Nearly 80% of current workers say they expect to work for pay in retirement, yet less than 30% of current retirees have done so, according to the Employee Benefit Research Institute. Don’t let that gap discourage you. Almost all of those who say they worked for pay in retirement cite a positive reason--wanting to stay active and involved, or for enjoyment. There are steps you can take before retiring from your primary job to increase your chances of having a fulfilling encore career.
“It could be your income comes from one type of work and you volunteer, or you find a paying job that actually delivers both—pay and social impact—in one package, like a job in healthcare or a mission-focused organization,” says Marci Alboher, vice president at Encore.org, and author of The Encore Career Handbook. Encore.org works to normalize the idea of encore careers, tapping the talents of those 50-plus as a force for good.
Network. Reach beyond current coworkers and old friends to distant or casual acquaintances, and think inter-generationally. Maybe one of your kids’ college pals is starting a new business where your experience could come in handy part-time. Update your LinkedIn profile.
Volunteer. Volunteering not only expands your contacts, but gives you a look at paid jobs in the not- for-profit world. Find charities that need your help through volunteermatch.org, allforgood.org and createthegood.org. If you’re interested in building experience working with youth, check out opportunities at Generation To Generation. Encore.org launched Generation to Generation last year to engage 50-plus folks in their communities (virtual and in-person). “We know the skills of people with life experience are useful for young people, and it’s an area that older people want to apply their skills to,” says Alboher.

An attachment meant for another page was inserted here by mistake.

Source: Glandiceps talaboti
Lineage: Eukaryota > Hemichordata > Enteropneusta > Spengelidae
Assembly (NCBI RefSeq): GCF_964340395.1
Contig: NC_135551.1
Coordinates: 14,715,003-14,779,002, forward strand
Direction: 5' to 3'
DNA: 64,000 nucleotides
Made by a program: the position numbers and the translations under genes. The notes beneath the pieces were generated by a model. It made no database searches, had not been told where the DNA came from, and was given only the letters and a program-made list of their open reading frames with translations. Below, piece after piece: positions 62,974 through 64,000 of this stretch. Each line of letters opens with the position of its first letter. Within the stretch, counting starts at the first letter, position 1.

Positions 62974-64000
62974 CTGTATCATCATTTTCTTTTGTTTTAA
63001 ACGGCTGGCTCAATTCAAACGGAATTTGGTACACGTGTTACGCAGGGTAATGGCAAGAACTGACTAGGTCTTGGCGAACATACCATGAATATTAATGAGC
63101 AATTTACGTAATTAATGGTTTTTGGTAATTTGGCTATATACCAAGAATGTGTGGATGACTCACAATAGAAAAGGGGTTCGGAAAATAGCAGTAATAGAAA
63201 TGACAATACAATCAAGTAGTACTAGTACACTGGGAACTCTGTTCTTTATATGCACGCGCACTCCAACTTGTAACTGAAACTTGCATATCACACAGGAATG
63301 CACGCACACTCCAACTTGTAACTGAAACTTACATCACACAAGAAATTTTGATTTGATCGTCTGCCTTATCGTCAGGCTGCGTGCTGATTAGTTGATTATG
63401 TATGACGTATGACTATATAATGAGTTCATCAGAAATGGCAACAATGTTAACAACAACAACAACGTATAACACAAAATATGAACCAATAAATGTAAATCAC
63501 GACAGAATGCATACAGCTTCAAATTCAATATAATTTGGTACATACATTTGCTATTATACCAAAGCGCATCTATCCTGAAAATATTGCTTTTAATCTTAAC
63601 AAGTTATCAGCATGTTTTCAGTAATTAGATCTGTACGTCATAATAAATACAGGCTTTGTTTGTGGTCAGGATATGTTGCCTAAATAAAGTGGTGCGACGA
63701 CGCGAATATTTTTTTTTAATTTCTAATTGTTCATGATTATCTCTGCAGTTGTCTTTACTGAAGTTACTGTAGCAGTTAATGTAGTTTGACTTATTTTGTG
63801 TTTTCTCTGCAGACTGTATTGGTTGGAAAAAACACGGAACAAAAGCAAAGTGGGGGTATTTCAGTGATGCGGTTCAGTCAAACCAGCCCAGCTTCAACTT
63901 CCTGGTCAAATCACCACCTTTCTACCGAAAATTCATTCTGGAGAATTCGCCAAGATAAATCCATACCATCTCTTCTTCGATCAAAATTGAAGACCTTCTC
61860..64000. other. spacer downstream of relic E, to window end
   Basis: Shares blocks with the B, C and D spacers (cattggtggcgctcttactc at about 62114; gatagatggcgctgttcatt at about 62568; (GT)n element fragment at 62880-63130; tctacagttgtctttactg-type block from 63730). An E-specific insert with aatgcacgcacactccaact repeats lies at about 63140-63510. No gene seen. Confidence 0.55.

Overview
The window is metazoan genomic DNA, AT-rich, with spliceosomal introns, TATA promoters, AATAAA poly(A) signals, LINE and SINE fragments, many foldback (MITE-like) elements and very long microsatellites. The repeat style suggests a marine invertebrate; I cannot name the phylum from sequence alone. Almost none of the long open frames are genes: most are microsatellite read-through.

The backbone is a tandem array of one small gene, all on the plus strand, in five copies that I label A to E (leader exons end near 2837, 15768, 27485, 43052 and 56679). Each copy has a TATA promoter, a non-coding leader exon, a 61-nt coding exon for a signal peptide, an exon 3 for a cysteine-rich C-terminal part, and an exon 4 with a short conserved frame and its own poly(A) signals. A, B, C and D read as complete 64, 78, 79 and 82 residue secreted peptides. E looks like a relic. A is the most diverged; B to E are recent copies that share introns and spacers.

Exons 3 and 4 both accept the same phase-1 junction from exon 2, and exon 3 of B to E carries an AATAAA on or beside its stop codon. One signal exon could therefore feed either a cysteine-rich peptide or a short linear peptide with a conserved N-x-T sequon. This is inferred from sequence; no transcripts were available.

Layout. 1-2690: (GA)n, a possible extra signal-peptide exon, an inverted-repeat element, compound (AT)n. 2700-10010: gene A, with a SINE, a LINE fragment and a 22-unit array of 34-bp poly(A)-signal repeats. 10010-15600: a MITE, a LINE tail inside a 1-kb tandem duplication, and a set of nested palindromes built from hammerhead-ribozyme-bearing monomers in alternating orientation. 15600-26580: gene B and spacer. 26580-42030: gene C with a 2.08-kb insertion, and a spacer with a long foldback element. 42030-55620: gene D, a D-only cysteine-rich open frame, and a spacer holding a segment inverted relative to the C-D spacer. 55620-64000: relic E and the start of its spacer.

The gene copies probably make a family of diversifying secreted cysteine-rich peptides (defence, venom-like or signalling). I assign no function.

Go back to school. Once you’ve decided on an encore career, take night courses to fill in gaps in your experience and, if needed, update your computer skills. Be sure to ask if your current employer offers tuition reimbursement. There are even special programs to prepare business veterans to work for not-for profits. Check out the University of Minnesota’s Encore Adulthood program and the Encore Transition Program at New York City’s Union Theological Seminary.
Explore other ways beyond the classroom to refresh your skills. For example, Alboher says a friend in her 60s enlisted a Millennial friend of one of her children to be her tech coach/tutor to help her get ready for an encore career move.
Credit: Ashlea Ebeling, Forbes